Patel’s case creates the possibility that any pregnant woman who suffers health complications, such as a miscarriage or stillbirth, may find herself criminally investigated and charged. According to Lynn Paltrow, executive director of National Advocates for Pregnant Women, “Women’s pregnancies are now becoming the subject of policing, prosecution and severe sentences in an age of mass incarceration.”

While all women are potentially vulnerable, immigrant women, women of color and low-income women are at even greater risk of being criminalized and punished by feticide laws. This is not the first time a pregnant woman of color has been targeted: In 2011, Indiana prosecutors charged Bei Bei Shuai, a Chinese immigrant, with attempted feticide and murder after Shuai, following a suicide attempt, delivered a baby that soon died. Instead of offering Shuai mental health treatment and support, she was held without bail for over a year and faced substantial prison time before accepting a plea deal to a lesser charge.

Asian American women are often targeted by policies that seek to regulate a woman’s reproductive choices and health, according to Miriam Yeung, executive director of the National Asian Pacific American Women’s Forum. For example, antiabortion politicians have sought to justify sex-selective abortion bans by playing into stereotypes and cultural biases against Asian Americans. By framing regulation as necessary to correct “bad cultural practices,” these policies often create situations in which the choices and actions of Asian American women are viewed with suspicion.

“On the one front, Asian American women are supposed to be the ‘model minority’ who do great on our own, so real needs such as language access, economic insecurity, safety and culturally competent preventive health care don’t get adequately addressed,” said Yeung. “On another front, [Asian American immigrants] are still seen as the ‘perpetual foreigners,’ the ‘other.’…Combine that with the extreme anti-woman and anti-abortion politics of states like Indiana, which have made it ever more difficult for any woman to access reproductive health care, and add on [this country’s] frighteningly insatiable lust for criminalization and incarceration, and what we get is the tragic story of Purvi Patel—sentenced for 20 years for suffering a miscarriage.”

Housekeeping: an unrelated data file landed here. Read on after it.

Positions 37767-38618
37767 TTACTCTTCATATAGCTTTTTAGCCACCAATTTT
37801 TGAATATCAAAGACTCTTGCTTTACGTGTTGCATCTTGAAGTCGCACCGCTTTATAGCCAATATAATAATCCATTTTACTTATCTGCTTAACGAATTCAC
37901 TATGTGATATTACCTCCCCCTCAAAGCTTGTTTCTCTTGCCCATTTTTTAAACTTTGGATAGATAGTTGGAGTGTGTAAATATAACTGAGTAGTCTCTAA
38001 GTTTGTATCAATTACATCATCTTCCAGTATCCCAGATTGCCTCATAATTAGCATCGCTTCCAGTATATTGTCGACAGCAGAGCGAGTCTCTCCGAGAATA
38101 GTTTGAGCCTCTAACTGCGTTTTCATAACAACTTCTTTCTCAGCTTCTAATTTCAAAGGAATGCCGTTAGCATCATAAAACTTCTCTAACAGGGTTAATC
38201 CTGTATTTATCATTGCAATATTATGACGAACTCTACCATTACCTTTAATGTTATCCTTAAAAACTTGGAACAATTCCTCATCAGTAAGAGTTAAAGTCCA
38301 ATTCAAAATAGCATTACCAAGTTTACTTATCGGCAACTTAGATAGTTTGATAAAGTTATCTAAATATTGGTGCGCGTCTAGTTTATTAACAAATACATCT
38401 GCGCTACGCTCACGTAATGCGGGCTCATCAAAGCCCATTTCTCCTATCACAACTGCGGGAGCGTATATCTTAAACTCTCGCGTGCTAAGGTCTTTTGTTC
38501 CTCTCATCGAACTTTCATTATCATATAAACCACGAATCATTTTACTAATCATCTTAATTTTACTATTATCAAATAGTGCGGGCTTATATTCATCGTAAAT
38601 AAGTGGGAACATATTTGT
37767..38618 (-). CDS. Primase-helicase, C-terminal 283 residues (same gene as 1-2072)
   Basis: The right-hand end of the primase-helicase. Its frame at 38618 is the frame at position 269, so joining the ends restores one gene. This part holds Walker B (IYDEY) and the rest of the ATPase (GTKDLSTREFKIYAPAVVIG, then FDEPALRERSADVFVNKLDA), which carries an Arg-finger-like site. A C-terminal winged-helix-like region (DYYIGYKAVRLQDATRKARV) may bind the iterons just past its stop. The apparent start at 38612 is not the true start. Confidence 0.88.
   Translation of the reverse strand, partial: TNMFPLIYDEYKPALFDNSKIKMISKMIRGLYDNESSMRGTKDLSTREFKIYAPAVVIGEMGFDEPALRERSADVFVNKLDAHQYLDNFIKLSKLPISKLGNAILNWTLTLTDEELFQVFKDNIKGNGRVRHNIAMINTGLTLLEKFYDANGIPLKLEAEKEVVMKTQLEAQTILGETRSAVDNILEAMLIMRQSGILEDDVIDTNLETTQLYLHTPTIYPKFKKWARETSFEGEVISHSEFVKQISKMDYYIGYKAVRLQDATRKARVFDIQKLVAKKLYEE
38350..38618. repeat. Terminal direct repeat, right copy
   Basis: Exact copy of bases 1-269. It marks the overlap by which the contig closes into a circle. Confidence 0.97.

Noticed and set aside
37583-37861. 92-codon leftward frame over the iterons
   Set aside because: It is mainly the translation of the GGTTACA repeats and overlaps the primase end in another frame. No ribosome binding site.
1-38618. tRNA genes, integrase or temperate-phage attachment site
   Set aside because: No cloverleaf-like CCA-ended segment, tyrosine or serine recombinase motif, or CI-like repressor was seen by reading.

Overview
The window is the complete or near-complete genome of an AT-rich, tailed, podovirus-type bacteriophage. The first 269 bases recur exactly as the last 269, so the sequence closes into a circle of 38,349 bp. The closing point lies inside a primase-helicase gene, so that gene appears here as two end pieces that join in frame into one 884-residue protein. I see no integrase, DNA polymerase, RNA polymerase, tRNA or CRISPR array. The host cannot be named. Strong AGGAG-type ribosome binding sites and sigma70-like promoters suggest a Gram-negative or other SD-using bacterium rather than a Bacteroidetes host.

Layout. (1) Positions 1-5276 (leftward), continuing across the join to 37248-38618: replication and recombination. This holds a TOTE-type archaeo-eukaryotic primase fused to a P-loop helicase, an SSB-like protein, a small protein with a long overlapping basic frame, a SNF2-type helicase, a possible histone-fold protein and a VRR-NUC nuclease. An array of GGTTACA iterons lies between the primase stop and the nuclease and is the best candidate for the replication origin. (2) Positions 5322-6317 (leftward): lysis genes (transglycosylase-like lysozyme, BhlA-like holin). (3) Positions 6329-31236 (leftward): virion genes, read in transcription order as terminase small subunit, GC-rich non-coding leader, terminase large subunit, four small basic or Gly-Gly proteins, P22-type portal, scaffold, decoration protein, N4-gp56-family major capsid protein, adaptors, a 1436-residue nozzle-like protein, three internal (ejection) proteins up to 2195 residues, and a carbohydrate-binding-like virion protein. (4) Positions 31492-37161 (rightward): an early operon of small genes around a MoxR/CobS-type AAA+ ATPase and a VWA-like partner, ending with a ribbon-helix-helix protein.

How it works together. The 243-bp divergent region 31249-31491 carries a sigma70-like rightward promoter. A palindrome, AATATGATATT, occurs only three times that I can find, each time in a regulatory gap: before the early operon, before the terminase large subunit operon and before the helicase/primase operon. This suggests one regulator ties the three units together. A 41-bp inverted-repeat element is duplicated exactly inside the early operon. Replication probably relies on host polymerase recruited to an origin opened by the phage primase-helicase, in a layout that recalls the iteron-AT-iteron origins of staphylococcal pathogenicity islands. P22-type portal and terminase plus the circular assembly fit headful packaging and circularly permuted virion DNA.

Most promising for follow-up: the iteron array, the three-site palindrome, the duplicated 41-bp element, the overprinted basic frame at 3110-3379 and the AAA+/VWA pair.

As Patel prepares for a legal appeal, reproductive-justice advocates are gearing up to ensure that similar efforts targeting pregnant women do not occur elsewhere. They urge people to call on legislators to repeal feticide laws, and call on state prosecutors to stop trying to punish women for pregnancy loss, whether through miscarriage, stillbirth or abortion.

Patel’s case should set alarm bells ringing in the minds of all those concerned with the welfare of pregnant women. This case may indeed open the door to more legislative, criminal and legal attacks on pregnant women. We must work together to close this door, once and for all. The health and well-being of all women are at stake.

Reprinted from the Spring issue of Ms. To have this issue delivered straight to your door, Apple, or Android device, join the Ms. Community.

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Image via Shutterstock.